Shooting Range vs Hunting

Shooting Range vs Hunting

Shooting Range vs Hunting A Big Difference

Lots of quality practice at the shooting range can be extremely beneficial hunting afield. However, techniques and gear that work really well at the shooting range don’t always translate into success afield.

Like I’ve mentioned a few times this week, my grandfather went to great lengths to build a custom hunting rifle back in the 1960s. Among other things, that rifle had double set triggers. If you’re not familiar with them, the shooter will squeeze one of the triggers (usually the rear trigger) to “set” the other one so that it will fire with very little pressure.

The exact amount of pressure necessary varies, but the rear trigger normally requires several pounds of force and the front trigger only requires a few ounces after it’s “set.”

This is the sort of thing people are referring to when they talk about a “hair trigger”. A hair-trigger works really well at the range, especially at long distances. However, it’s easy for things to go wrong with double-set triggers. If the shooter gets a little excited.

For instance, my grandfather encountered a really big buck during one of the first deer seasons he hunted with that rifle. He spent a lot of time at the range that spring and summer fine-tuning things with his rifle and was extremely pleased with how it was performing.

Standing almost perfectly broadside just 50 yards away, that shot should have been a slam dunk opportunity for him to take his first deer with that rifle. Unfortunately, my grandfather got excited at the prospect of taking that deer home with him.

Taking aim at the deer, he flipped the safety off and started applying pressure to the trigger. But things weren’t working right and that trigger was requiring much more force to “set” than he was used to. As he applied even more pressure, his crosshairs dipped lower and lower on the deer’s body before dropping down to the ground below the deer. The rifle suddenly and unexpectedly fired, kicking dirt and rocks up into the belly of that buck, who ran off unharmed.

As it turned out, my grandfather had been squeezing the front trigger instead of the rear trigger. He learned then that it’s possible to fire a rifle with a double set trigger without setting the rear trigger. Doing so just requires more force. A calm and collected shooter can make full use of all sorts of cool toys. Like double set triggers at the range. Things are different in the field.

Some people handle buck fever better than others. It affects everyone to one degree or another and can turn your mind to mush and your hands into wooden blocks. This is why a simple and easy-to-use set-up is ideal for use when hunting.

That’s not to say that double-set triggers are bad or you shouldn’t use them while hunting. It’s just that they make things a little more complicated. They require more practice to use effectively, shooting range vs hunting, than a traditional trigger. This is especially true if you have several different rifles with a single trigger. Especially if you shoot them regularly in addition to the rifle with double triggers.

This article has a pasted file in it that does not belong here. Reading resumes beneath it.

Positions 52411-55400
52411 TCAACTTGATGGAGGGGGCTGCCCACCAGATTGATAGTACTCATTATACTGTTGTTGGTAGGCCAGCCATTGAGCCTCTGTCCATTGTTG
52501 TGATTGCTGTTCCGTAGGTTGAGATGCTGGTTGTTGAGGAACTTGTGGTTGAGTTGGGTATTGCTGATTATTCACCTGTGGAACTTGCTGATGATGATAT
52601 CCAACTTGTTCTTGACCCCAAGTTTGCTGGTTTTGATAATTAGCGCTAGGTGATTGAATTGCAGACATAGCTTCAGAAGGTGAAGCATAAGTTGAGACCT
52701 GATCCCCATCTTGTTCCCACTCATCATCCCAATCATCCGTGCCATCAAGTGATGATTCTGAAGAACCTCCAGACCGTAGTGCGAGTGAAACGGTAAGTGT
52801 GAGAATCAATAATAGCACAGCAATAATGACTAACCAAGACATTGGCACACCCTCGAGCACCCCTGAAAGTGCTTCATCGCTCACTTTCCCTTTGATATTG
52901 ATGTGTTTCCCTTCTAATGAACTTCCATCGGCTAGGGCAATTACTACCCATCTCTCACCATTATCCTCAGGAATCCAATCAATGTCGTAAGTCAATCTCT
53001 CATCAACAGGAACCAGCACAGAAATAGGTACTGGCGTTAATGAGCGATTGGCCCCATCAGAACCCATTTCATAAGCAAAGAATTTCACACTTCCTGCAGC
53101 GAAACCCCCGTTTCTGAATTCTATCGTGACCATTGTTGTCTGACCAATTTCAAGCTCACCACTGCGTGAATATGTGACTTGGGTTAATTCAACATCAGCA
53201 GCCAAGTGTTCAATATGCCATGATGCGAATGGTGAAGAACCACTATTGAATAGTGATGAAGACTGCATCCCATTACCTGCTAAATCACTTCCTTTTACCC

The good news is that rifles these days have some fantastic triggers that are easy and simple to use and you don’t have to resort to using a more complicated double set trigger like my grandfather did unless you just want to.

Like I’ve said before, we’re living in a literal golden age of firearms development. The average hunter has access to rifles, optics, and ammunition that are significantly better than what was available even 20-30 years ago. I’d wager that a stock trigger today is much better than was the case a couple of decades ago. Replacing the stock trigger with one from Timney or TriggerTech just takes things to the next level.

That’s the good news.

The bad news is that there are even more cool and flashy toys on the market these days that work great at the range. However, they can actually make life harder for you on a hunt. When you’re talking about potentially spending upwards of a thousand dollars on your hunting rifle set-up, you want to do it correctly from the beginning. No one wants to spend big money on a rifle that works great at the range but not in the field. Or costs them a chance at the buck or bull of a lifetime. Missing that deer was not a fun experience for my grandfather.

The Hunting Guns 101 training will help you avoid making those costly mistakes.

That training reveals the exact method you should use to select the appropriate rifle, cartridge, sighting system, and ammunition ideal for hunting any species of game. From whitetail deer to cape buffalo.

Among other things, you’ll learn how bullets actually kill animals. Also, the various factors that affect bullet penetration and expansion. You will also learn a couple of different methods of choosing the ideal cartridge/bullet combination for a hunt. The combination will deliver ideal terminal performance. On whatever game you’re hunting.

You’ll also learn a few other valuable lessons. Lessons about hunting, firearms, and ballistics. All passed onto me from mentors like my father and grandfather. As well as a few I’ve picked up over the years from doing things the hard way.

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Like what you see? You can read more great articles by John McAdams on the Big Game Hunting Blog.

Happy Hunting

John McAdams

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